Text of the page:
As far as Indian workplaces and work culture go, the increasing number of women entering the workforce as well as introduction of global work culture practices has made it quite tricky to define the boundaries between people who work together.
India is not a nation which expresses much in the way of the physical, when it comes to the professional spaces. This is gradually changing, as many might argue due to global influences. Cosmopolitan work cultures allow for hearty handshakes and even rare hugs. But the fact remains that many of us are uncomfortable with physical contact, even from those we know well.
An individual’s personal boundaries at home also come into play while they navigate their workspaces. In some families for instances, a pat on the back is enough to communicate care and affection and hugs are reserved for rare occasions. While there might be individual differences, as there are some who are self-proclaimed and unrepentant “huggers”, a uniform understanding of what is appropriate and what is not is also essential.
The recent case of fashion group Ted Baker’s boss Ray Kelvin quitting after “forced hugging” claims certainly puts the issue of inappropriate physical behaviour into proper perspective. Kelvin, who started the company more than 30 years ago, took a voluntary leave of absence from his role in December 2018 after allegations of misconduct, including “forced hugs” and ear-kissing, were made against him.
The employees launched an online petition, finally breaking their silence after at least "50 recorded incidents of harassment" by Kelvin. Staff claimed that as well as engaging them in unwelcome embraces, the brand's founder had asked young female members of staff to sit on his knee, cuddle him or let him massage their ears.
The sexual harassment of women at workplaces is a distressing issue the world over, including India. As women’s fight against sexual misconduct gains momentum in India with #MeToo and Time's Up movements, it is imperative that companies have a more substantive approach to sexual harassment of women at the workplace. According to the law, an Internal Complaints Committee (ICC) must be set up by all organisations with more than 10 employees in accordance with the norms laid out in the Sexual Harassment of Women at Workplace (Prevention, Prohibition, and Redressal) Act, 2013.
Many human resource (HR) experts globally agree that hugging in the workplace should be a rare event and not a daily occurrence. Here are a few forms of hugs and occasions when hugs may be appropriate:
- Retirement parties, when the hugging occurs between the retiree and another and both parties involved are comfortable with it.
- Greeting a colleague you have not seen in several months that you have a particularly close relationship with.
- Lateral, one-armed, side-hugs, with a quick shoulder squeeze.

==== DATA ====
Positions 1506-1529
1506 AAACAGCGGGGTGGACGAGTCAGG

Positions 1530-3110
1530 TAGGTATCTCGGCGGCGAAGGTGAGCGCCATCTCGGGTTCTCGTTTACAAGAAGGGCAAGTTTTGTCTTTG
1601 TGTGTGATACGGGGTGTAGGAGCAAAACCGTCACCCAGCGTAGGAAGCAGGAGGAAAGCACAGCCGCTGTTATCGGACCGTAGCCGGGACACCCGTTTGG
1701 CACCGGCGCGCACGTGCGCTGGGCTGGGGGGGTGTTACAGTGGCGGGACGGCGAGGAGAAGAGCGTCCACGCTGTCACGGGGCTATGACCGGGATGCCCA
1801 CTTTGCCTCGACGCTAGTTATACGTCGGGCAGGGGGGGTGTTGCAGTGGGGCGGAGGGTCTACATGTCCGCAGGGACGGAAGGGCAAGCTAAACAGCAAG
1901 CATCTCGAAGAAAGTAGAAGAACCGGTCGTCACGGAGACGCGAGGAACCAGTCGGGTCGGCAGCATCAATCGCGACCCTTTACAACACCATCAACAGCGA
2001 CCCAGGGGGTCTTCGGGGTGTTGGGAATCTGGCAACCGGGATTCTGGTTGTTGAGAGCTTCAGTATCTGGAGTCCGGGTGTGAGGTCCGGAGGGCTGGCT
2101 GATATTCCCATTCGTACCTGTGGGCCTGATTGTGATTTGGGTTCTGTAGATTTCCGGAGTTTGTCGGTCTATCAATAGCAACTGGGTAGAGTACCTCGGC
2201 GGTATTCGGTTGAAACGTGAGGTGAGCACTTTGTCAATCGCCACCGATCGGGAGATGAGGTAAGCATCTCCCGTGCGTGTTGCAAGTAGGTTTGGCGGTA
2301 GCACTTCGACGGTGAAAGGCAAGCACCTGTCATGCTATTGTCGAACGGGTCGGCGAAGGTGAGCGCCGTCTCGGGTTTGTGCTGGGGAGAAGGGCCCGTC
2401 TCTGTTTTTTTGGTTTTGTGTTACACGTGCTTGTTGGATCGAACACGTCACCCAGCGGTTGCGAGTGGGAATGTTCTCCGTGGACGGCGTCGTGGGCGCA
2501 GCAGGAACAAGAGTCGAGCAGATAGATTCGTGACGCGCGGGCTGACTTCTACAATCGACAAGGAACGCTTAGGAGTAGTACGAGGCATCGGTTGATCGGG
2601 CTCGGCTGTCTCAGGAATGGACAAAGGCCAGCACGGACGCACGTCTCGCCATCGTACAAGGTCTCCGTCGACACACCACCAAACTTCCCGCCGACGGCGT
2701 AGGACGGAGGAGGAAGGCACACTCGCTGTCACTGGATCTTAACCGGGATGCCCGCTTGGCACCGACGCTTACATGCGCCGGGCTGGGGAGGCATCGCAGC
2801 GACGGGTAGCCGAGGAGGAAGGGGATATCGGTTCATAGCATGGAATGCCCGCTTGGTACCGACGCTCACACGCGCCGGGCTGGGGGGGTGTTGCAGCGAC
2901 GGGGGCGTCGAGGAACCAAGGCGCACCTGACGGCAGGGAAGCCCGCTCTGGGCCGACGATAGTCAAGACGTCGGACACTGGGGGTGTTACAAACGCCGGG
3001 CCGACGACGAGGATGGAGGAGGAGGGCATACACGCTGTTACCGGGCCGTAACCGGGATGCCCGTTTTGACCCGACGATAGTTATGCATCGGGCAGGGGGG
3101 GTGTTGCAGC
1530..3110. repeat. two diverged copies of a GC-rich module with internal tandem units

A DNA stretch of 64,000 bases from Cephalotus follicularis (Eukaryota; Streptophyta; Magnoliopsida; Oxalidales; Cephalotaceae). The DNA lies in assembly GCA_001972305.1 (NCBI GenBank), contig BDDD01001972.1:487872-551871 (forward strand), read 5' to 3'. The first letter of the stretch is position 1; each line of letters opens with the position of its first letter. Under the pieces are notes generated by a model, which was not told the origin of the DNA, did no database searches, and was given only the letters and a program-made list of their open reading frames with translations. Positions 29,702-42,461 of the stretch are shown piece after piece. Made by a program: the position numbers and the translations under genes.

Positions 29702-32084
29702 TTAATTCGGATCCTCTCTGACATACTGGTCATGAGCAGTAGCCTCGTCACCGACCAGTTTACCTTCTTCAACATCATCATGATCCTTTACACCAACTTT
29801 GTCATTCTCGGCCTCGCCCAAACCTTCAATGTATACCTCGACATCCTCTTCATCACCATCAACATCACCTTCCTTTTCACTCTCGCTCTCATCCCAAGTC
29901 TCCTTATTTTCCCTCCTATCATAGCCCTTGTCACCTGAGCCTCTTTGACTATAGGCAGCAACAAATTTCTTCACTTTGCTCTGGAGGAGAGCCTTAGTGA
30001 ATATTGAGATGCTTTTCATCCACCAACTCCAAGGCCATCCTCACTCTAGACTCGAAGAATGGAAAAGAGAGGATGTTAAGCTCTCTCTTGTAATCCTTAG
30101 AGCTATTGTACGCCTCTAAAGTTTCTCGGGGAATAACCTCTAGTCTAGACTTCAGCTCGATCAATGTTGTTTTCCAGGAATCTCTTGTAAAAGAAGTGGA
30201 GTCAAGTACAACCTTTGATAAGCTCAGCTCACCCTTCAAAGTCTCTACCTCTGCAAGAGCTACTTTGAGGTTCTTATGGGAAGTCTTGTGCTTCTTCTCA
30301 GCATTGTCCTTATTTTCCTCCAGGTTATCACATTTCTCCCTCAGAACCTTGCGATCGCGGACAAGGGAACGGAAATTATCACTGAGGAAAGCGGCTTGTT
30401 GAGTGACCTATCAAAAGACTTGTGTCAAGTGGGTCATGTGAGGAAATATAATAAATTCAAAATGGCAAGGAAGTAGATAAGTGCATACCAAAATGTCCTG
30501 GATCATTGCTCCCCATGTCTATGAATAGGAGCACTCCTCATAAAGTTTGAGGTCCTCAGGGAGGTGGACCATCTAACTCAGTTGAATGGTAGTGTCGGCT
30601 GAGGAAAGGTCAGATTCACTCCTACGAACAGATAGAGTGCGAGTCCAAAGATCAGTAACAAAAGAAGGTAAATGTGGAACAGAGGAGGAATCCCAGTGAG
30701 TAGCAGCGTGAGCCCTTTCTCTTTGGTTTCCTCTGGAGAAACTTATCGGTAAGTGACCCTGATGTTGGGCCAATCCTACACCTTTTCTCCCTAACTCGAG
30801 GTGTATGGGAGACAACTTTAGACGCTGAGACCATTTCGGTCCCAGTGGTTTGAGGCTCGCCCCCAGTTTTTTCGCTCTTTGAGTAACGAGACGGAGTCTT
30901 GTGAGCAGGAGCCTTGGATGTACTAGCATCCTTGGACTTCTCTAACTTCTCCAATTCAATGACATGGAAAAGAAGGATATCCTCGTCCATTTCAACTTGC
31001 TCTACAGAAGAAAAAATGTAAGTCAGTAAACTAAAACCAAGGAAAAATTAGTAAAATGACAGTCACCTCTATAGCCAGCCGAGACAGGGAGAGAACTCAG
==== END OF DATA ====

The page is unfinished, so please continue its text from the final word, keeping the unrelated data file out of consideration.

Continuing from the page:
- “Teepee” hugs: a quick embrace that touches upper body only, forming an A-frame or teepee shape.
- Voluntary and celebratory group hugs on certain occasions, like completion of a project.
Here are some professional don’ts and occasions when hugging is highly inappropriate:
- Hugs that last no longer than one or two seconds are a strict no.
- When you are in a position of power over the person you are hugging.
- Surprise hugs or hugging someone from behind.
- When you are sick with a cold, flu, or something contagious.
- If you’re questioning yourself whether it will be alright to hug someone professionally, that’s your cue that it probably isn’t.
- Clinging hugs, in which you hold on even as the other person tries to pull away.
So the big question that remains is that in the absence of strict HR policies and uniform codes of conduct in India generally, is expressing your gratitude through a hug or an innocent celebratory hug really that wrong? The answer lies in the simple concept of consent. One must be very mindful of who would welcome the gesture in the right spirit and not feel offended by it.
According to a recent article by The Guardian, “If the boundaries need to be radically redrawn to make staff feel comfortable, then perhaps a ban is necessary. After all, we are teaching children about consent now, telling them that they don’t need to hug or kiss anyone if they don’t want to. But preferable to a ban would be wider societal change (which we are happily starting to see) wherein people don’t feel entitled to each other’s bodies and respect boundaries even when it is not made explicit in office policy.”
With multinationals and foreign firms entering the country, we certainly need to strike a balance between following our own best practices while adapting to local norms and having a clear understanding of legal framework regarding our professional spaces. Organisations should have a clear policy in place outlining what is and is not acceptable....